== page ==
A Shot at Dawn.

Recently, the Research Desk of Vetiva Capital Management Limited released its Macroeconomic Outlook for 2022, titled A shot at dawn. Below is a summary of our outlook for Nigeria:

Base effects to wane in 2022

As Nigeria has fully reopened her economy, we expect the Nigerian economy to grow at a slower pace in 2022 (2.37% y/y) compared with an expected growth outturn of 3.15% y/y in 2021. As the country progresses into a pre-election year, three major risks that could thwart our expectations include FX volatilities, fuel subsidy removal, and a fiercer wave of COVID-19.

We expect sustained resilience in the agricultural sector as CBN continues to intervene. The underperformance in the oil sector is expected to wane in the near term. Mining activities could pick up in the coming year because of higher OPEC+ production quota and recovery in drilling activities. Our bull case scenario incorporates the ramp-up of local refining upon completion of the Dangote Refinery, which could buoy drilling activities and improve growth in the oil refining segment.

Source: NBS, Vetiva Research

Fiscal Policy: Spending plans remain expansionary

Our analysis reveals that budgets rose the fastest during post-recession years - 2021, 2017, and 2018. While 2022 has been earmarked for fuel subsidy removal, the pre-election season could elevate social resistance to full implementation.

Whether subsidies are removed or retained, we see further expansion in fiscal deficit. As VAT constitutes barely 5% of FGN revenues, the VAT row between the Federal and State Government poses more risk to several state governments. While we expect expansionary spending plans to lift debt-to-GDP towards 25%, debt servicing-to-revenue ratio could moderate to 60% - 70% as revenue improves.

Source: NBS, Vetiva Research

Inflation: Subsidy removal would be a deciding factor

Despite planned subsidy removal, we expect subsidies to be retained due to the electoral season. Hence, Inflation could trend downwards to 12.5%. Should subsidies be removed as planned in H2’22, inflation could average 16.0% y/y in 2022.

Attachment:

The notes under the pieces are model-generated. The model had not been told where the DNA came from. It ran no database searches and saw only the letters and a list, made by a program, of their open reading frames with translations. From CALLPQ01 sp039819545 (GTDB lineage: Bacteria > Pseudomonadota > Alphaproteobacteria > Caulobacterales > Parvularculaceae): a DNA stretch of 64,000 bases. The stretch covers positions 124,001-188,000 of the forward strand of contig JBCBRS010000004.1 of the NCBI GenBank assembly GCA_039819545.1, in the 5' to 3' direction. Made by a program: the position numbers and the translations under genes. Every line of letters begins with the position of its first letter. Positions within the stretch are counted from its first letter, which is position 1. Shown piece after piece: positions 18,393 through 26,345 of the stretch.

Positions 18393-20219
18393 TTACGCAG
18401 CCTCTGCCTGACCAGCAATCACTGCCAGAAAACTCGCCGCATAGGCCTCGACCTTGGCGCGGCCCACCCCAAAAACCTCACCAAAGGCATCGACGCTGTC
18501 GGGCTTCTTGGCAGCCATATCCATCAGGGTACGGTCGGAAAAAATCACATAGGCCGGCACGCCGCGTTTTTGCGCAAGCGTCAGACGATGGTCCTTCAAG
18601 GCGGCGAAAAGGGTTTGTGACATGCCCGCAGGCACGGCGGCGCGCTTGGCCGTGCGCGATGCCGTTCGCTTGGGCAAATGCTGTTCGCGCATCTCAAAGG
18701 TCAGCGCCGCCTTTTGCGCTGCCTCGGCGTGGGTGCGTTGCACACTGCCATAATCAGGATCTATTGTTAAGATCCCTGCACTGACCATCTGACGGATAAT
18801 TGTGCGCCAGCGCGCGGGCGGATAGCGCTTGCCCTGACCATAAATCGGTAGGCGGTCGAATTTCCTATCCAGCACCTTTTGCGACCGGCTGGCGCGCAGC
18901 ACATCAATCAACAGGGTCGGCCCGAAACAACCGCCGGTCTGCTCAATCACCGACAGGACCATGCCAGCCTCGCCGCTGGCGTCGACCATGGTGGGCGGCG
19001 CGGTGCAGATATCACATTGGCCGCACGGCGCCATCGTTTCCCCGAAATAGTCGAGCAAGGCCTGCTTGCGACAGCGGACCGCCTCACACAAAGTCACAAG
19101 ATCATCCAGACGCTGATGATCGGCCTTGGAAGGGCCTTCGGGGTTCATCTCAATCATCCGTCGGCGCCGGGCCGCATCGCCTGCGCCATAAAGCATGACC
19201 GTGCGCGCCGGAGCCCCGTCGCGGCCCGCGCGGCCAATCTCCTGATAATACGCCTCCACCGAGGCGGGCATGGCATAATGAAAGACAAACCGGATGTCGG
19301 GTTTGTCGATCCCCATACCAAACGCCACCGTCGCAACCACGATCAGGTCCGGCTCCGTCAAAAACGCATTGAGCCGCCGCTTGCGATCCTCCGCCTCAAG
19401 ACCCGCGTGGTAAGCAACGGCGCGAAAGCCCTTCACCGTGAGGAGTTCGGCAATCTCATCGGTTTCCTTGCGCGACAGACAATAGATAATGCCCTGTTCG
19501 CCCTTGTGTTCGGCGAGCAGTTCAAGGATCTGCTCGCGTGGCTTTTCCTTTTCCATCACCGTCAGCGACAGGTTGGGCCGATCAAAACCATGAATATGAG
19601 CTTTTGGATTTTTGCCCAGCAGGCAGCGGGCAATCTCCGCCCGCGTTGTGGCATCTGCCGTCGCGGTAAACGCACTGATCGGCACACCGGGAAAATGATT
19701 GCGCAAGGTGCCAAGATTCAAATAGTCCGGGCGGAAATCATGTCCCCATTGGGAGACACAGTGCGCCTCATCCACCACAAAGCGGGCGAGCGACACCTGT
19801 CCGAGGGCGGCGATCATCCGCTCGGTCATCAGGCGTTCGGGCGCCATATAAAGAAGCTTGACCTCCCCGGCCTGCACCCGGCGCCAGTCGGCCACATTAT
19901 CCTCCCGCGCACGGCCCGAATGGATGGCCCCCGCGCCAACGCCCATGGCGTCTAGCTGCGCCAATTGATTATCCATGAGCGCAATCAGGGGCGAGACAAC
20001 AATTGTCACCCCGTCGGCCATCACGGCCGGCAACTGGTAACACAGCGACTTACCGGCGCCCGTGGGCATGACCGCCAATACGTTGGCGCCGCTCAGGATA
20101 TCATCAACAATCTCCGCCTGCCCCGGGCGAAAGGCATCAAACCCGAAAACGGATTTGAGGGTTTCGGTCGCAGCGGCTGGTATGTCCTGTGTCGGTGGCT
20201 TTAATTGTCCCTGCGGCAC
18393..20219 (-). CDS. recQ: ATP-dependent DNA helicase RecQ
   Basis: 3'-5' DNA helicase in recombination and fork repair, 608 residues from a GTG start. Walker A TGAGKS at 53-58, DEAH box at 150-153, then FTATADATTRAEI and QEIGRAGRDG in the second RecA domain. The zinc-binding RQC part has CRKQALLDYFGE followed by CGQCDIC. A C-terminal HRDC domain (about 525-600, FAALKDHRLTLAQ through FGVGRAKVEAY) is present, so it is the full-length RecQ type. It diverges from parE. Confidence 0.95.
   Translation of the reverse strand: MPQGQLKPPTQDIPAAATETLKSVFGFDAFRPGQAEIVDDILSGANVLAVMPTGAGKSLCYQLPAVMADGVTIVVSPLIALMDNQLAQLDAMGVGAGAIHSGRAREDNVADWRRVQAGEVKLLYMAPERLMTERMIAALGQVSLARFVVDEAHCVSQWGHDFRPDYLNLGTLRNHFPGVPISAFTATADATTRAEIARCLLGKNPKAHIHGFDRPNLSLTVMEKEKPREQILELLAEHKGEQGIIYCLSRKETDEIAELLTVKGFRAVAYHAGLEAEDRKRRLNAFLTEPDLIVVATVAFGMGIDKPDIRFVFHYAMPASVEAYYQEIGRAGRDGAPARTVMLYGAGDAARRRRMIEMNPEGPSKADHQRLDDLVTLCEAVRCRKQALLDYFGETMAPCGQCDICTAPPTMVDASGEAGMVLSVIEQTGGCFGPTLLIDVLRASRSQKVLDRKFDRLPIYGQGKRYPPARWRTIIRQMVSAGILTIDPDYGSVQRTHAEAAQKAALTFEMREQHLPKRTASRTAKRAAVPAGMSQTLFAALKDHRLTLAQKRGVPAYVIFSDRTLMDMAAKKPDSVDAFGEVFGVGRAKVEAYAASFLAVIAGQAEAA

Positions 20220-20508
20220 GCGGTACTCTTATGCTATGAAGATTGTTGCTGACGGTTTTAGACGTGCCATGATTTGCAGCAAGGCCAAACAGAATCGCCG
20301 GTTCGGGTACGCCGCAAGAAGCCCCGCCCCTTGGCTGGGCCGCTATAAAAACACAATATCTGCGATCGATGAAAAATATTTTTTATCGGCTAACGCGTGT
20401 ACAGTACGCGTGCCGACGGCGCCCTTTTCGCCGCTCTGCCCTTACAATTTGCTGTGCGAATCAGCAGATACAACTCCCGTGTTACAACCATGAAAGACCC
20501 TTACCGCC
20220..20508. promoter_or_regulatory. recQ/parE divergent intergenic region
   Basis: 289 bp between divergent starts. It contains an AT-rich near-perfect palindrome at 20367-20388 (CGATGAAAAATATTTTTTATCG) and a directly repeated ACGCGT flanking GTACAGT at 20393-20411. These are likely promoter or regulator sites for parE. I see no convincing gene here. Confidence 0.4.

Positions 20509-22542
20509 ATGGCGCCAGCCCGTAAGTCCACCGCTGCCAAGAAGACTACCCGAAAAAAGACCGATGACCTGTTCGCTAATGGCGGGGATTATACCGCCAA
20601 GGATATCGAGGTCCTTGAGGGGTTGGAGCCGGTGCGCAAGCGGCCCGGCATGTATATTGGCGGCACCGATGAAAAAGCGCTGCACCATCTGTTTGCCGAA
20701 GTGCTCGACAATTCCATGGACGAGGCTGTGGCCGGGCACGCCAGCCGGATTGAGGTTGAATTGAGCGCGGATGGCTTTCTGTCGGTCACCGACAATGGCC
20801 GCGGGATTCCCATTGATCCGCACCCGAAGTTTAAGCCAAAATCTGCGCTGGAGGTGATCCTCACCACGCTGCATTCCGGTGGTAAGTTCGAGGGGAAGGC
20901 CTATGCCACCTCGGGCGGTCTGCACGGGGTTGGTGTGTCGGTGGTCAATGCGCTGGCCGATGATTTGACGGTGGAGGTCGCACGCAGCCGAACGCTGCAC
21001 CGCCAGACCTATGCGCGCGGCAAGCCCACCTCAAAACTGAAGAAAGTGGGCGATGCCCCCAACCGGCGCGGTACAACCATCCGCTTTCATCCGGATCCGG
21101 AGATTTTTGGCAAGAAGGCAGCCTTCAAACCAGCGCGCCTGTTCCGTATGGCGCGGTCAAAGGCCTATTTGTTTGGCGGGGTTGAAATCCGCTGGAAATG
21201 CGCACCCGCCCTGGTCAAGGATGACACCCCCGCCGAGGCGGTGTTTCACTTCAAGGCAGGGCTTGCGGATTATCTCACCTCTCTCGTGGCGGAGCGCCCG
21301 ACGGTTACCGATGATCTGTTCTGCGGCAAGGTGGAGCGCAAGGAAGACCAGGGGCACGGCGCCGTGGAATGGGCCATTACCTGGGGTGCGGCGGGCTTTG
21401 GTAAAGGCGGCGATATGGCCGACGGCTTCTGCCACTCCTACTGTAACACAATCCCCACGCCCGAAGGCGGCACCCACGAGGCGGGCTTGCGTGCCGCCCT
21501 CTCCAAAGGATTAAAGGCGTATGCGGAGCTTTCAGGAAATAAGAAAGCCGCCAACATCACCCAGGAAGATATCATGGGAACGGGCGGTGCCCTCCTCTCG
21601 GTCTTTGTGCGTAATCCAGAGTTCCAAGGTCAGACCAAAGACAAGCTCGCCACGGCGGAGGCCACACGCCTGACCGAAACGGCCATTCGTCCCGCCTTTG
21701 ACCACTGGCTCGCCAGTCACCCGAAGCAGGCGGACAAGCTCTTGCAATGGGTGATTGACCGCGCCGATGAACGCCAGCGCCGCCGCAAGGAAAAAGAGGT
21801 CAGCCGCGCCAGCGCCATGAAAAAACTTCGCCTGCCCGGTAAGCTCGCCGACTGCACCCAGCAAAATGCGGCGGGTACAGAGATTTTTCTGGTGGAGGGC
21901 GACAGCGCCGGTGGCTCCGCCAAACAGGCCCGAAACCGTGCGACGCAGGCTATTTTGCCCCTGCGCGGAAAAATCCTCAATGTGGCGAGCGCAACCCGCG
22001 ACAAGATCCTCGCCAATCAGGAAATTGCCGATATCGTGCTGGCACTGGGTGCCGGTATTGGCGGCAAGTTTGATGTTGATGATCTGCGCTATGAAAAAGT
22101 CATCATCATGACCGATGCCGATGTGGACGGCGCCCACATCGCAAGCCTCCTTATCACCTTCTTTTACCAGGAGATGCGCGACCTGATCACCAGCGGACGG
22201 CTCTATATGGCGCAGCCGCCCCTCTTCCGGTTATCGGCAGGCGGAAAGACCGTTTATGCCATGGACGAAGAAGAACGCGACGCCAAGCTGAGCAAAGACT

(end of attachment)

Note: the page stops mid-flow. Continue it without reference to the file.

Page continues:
Given the heavy presence of portfolio investors in money market, we see room for a 100bps rate hike as monetary policy normalization increases risk-off sentiments towards emerging markets.

Source: NBS, Vetiva Research

External Sector: Can the Naira be floated in 2022?

In 2021, oil prices recovered fourfold from lows of $19/barrel in 2020 to multi-year highs of $83/barrel. Nigeria was unable to maximize the surge in oil prices as oil production continued to fall. Within the first nine months of the year, trade balance remained in a deficit position. Meanwhile, deficit in the services segment moderated in H1’21 due to the high base from Q1’20.

On the other hand, deficit in the income segment expanded by 23% y/y in H1’21 due to higher investment income generated by non-residents of the Nigerian economy. The transfer segment remained in the
positive territory due to remittance inflows, albeit below pre-pandemic levels.

In 2022, we expect a pick-up in the oil sector to narrow the deficit in the goods segment. The exodus of Nigerians to greener pastures could expand the deficit in the services segment to pre-pandemic heights, while relatively higher yield environment supports the income

Source: NBS, Vetiva Research

segment. The integration of International Money Transfer Operators (IMTOs) with the E-Naira could support the build-up in remittances and preserve the surplus in transfer segment.

In the coming year, the CBN Governor has hinted at a possible floatation of the Naira. This decision is hinged on the take-off of the Dangote Refinery, which could lead to FX savings for the economy. In our opinion, we still see the CBN adopting a managed exchange rate regime, as the same timeline has been selected for the removal of subsidies.

We expect the NAFEX rate to depreciate to ₦430/$ levels by the end of 2022. Our bull expectation is that the Naira could stabilize at ₦410 levels on the back of oil receipts and renewed remittance inflows. In the parallel market, pre-election spending could result to increased demand for the greenback. Alternatively, an increase in FX supply could see a massive appreciation in the parallel market to ₦480/$. On the flip side, a mix of sustained downturn in oil production, declining remittances, deeper off sentiments, and heighted political uncertainty could see the parallel market rate fall towards ₦600/$.